The Preakness is much more than two minutes of tension and energy. It’s stable hands bathing horses in the morning light, fans in big hats and the ritual awarding of a silver vase. By stripping the event of color, I hope the black and white forces viewers to concentrate on the subjects of the most important two minutes in Baltimore sports.
The office smells like cigar smoke and horse. It’s not his cigar, though; the quality stogie belongs to a swell outside on a break from placing bets.
Gary Yamin doesn’t smoke. He sits behind a small desk with maps on the wall and maps in front of him and an icon of the Virgin Mary tacked to a bulletin board for prayers and luck. Yamin is Pimlico’s track detective, and he’s getting ready for the biggest, longest two days on the local racing calendar.
He’s a police vet, hitting the beat with the Baltimore Police Department for his 20 years, and a local. Parents are from Park Heights, the area he patrolled as a cop and his base at the track during the racing season.
A little more than a month before it hosts the Preakness Stakes, the Maryland Jockey Club announced it will decommission nearly 7,000 seats in a century-old grandstand after an engineering firm concluded the structure could no longer support a crowd of that size.
In a historic scene, four of Baltimore’s last five mayors gathered Thursday morning in Annapolis to urge a coalition of black legislators to join them in solidarity to help keep the Preakness in the city.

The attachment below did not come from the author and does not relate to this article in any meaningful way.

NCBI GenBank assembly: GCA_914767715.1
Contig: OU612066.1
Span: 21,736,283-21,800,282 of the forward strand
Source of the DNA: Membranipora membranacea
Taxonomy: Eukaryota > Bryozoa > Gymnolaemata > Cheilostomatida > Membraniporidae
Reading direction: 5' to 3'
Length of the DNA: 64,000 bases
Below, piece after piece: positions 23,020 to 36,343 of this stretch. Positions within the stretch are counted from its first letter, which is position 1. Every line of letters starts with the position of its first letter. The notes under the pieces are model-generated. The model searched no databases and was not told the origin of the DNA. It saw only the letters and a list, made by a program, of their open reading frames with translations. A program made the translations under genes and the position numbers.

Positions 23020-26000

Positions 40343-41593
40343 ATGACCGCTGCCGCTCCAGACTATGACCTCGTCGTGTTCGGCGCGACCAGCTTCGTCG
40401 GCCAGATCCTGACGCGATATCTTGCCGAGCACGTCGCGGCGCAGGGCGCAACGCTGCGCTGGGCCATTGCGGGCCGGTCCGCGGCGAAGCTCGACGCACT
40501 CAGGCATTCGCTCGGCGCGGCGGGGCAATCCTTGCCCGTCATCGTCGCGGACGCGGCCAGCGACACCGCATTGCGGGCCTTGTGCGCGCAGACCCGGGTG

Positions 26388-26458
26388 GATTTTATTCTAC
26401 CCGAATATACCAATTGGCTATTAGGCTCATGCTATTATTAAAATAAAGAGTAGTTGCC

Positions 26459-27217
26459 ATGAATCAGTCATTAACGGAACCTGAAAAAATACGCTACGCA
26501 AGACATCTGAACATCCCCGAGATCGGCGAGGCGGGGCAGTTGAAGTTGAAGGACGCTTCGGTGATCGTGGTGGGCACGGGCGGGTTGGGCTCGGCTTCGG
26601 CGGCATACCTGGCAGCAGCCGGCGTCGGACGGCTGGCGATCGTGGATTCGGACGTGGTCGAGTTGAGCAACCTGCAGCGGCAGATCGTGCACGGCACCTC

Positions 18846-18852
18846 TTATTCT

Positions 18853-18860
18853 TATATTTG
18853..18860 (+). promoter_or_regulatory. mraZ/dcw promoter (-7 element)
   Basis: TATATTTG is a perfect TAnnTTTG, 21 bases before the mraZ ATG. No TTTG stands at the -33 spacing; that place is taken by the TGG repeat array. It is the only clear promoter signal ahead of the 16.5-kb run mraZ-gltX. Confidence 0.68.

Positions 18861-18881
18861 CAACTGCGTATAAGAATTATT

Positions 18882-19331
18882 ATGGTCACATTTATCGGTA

The dirt oval where Seabiscuit and War Admiral faced off head-to-head would be gone, torn up and relegated to history, as would the creaky grandstands and clubhouse where fans cheered on greats like Secretariat, American Pharoah and Justify, all eventual Triple Crown winners.
Under a new $424 million plan put forth in a report by the Maryland Stadium Authority, Pimlico Race Course would remain up on Old Hilltop, but everything would be razed and a new multi-use complex would be built on the 110-acre parcel. The new track, 15/16 miles in length on the dirt, would be rotated 35 degrees clockwise, and there are plans for an all new state-of-the-art clubhouse for the massive crowds that turn out for the Preakness Stakes.
By Bill Ordine